For the more devious Tau Commanders: Note that this particular use of the vehicle with Disruption Pods can also be obtained without using the Landing Gear, as modelling the skimmer on a short-stemmed flying base can block LOS just as easily. Performing the tactic in this way can also help to avoid arguments about whether or not the Skimmer may be removed from its flying base since it has not been destroyed (P.71 BRB, last paragraph of ‘Shooting at Skimmers’).
Although the Sacrificial Lamb will almost certainly be destroyed, the tactic may well have provided you with an opportunity to advance one or more of your own units towards objectives in comparative safety from in-coming fire. In Dawn of War scenarios however, where victory is determined by Kill Points, the "Sacrificial Lamb" tactic might not be quite such a good idea.
2) Used in conjunction with Flechette Dischargers.
Certain armies have units that due to their special rules are required to “chase after/assault/run towards the nearest enemy unit”. This can be used against them by positioning a vehicle close to such a squad – remembering the >12” requirement for the Disruption Pods – and shrugging off any shooting attacks before the enemy unit which “must assault” gets ripped to shreds by the Flechette Dischargers.
The one big risk in performing a trick like this is that the assaulting unit may contain an assault weapon like a meltagun, or perhaps a plasma pistol. Since most units in 40k assault 6”, this will mean that those high strength weapons will be inside the safety umbrella of the Disruption Pods, rendering them useless. It is therefore incumbent on the Tau player to ascertain whether such a weapon exists in the enemy squad before executing this “Here boy! Chase me!” manoeuvre. Should no such weapon exist, the "Chase me!" game can start in earnest, much to the delight of the Tau player and the frustration of his opponent!
3) “Darn it! Switch ‘em off!”
Unlike their Imperial counterpart the Smoke Launcher, Disruption Pods are “always on”. This is a Big Plus, as we can benefit from them for up to 7 turns (if we manage to roll well!). It is only our own inability to judge their working distances which will prevent them from being an effective defence. Getting the judgment right though and then watching the growing annoyance on your opponent's face and hearing his muttered curses as you continually pass those Cover saves is priceless.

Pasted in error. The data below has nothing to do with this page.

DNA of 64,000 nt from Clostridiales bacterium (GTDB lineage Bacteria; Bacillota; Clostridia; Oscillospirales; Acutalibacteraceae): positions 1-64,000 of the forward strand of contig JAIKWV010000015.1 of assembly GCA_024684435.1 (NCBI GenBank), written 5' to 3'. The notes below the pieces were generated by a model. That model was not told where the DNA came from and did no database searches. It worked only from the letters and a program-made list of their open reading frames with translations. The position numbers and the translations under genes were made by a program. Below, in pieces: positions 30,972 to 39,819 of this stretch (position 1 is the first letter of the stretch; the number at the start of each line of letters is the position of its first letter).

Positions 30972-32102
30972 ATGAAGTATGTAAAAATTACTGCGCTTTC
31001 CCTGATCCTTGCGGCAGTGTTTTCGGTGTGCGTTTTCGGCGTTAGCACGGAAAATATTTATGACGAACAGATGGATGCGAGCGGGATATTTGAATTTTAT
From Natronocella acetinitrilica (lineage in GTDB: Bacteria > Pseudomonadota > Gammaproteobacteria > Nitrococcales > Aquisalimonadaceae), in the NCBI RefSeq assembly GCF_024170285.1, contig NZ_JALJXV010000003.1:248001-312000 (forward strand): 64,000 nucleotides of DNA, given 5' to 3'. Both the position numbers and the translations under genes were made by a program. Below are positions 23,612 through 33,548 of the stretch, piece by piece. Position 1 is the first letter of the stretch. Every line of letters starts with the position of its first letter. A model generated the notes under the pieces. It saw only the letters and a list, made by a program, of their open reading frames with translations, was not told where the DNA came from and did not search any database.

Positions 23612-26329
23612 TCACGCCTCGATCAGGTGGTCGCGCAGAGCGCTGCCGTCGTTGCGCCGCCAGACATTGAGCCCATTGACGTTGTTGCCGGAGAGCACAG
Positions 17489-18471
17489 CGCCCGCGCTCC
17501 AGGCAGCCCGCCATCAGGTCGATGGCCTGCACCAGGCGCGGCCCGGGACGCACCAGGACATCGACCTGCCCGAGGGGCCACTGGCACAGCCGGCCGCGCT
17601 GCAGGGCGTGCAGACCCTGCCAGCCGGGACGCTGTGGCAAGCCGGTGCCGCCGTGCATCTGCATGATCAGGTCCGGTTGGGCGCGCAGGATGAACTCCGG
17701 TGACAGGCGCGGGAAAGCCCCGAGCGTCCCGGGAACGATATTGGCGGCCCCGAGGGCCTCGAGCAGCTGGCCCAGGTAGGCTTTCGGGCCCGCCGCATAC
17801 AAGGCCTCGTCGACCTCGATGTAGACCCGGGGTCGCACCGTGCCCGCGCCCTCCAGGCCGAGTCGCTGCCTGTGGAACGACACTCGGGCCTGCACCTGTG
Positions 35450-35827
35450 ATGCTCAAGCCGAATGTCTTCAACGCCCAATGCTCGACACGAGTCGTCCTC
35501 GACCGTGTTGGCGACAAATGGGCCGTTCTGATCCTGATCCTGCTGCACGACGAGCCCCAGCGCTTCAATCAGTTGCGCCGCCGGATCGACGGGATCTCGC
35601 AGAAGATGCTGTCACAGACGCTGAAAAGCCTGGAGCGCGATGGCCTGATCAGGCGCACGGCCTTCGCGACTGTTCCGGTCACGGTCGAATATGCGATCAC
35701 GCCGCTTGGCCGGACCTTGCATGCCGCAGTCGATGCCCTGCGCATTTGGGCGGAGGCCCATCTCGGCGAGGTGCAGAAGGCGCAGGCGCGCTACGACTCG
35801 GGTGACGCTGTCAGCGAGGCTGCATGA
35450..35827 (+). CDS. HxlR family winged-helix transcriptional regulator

Danger in the Sky.
In games against opponents fielding aircraft, Disruption Pods are a vital part of the defensive package for our vehicles. They are vital because LOS can never be blocked between aircraft and target, so you can never claim a cover save unless you have some form of wargear that provides it. Step forward the Disruption Pods.
An aircraft has no adjustment to its weapons’ range when targeting enemy units. By contrast, shooting at an aircraft normally requires the firer to add 12” to the distance to the flier. This renders many weapons incapable of actually hitting an enemy aircraft. However, although even a Devilfish can potentially do damage if it is 6” or less away from the flight path (‘flight path’ means the line which the aircraft follows from the start of its move to the end of that move), placing it in such a position may render its Disruption Pods ineffective against return fire from the flier.
When confronted by Hammerheads, aircraft have a great problem avoiding being shot at by their Railguns or Ion Cannons due to the enormous range of these guns, even with the 12” adjustment! As a result, the fliers can tend to stay at the maximum range of their own weapon systems which thus allows the Disruption Pods to function as usual.
The most important vehicle to equip with Disruption Pods if the Tau player knows he will be facing aircraft is the Sky Ray. Since its missile platform can be upgraded to an Anti-Aircraft Mount (sources: “Imperial Armour Vol.3, p.170”, and “Apocalypse Reload, p.45: Sky Ray Missile Defence Wing”), the Sky Ray is a target that the aircraft owner will want to remove as soon as possible. This is because AA-mounted weapon systems use their own Ballistic Skill to try to hit enemy aircraft rather than the set roll of a 6. Since a Sky Ray’s Networked Markerlights have a range of 36”, are designated as AA-mounted and can launch the Sky Ray’s own Seeker Missiles the aircraft needs to stay outside this range! This forcing the aircraft to adopt a safer distance allows the Sky Ray’s Disruption Pods to function, thus providing it with a cover save as usual.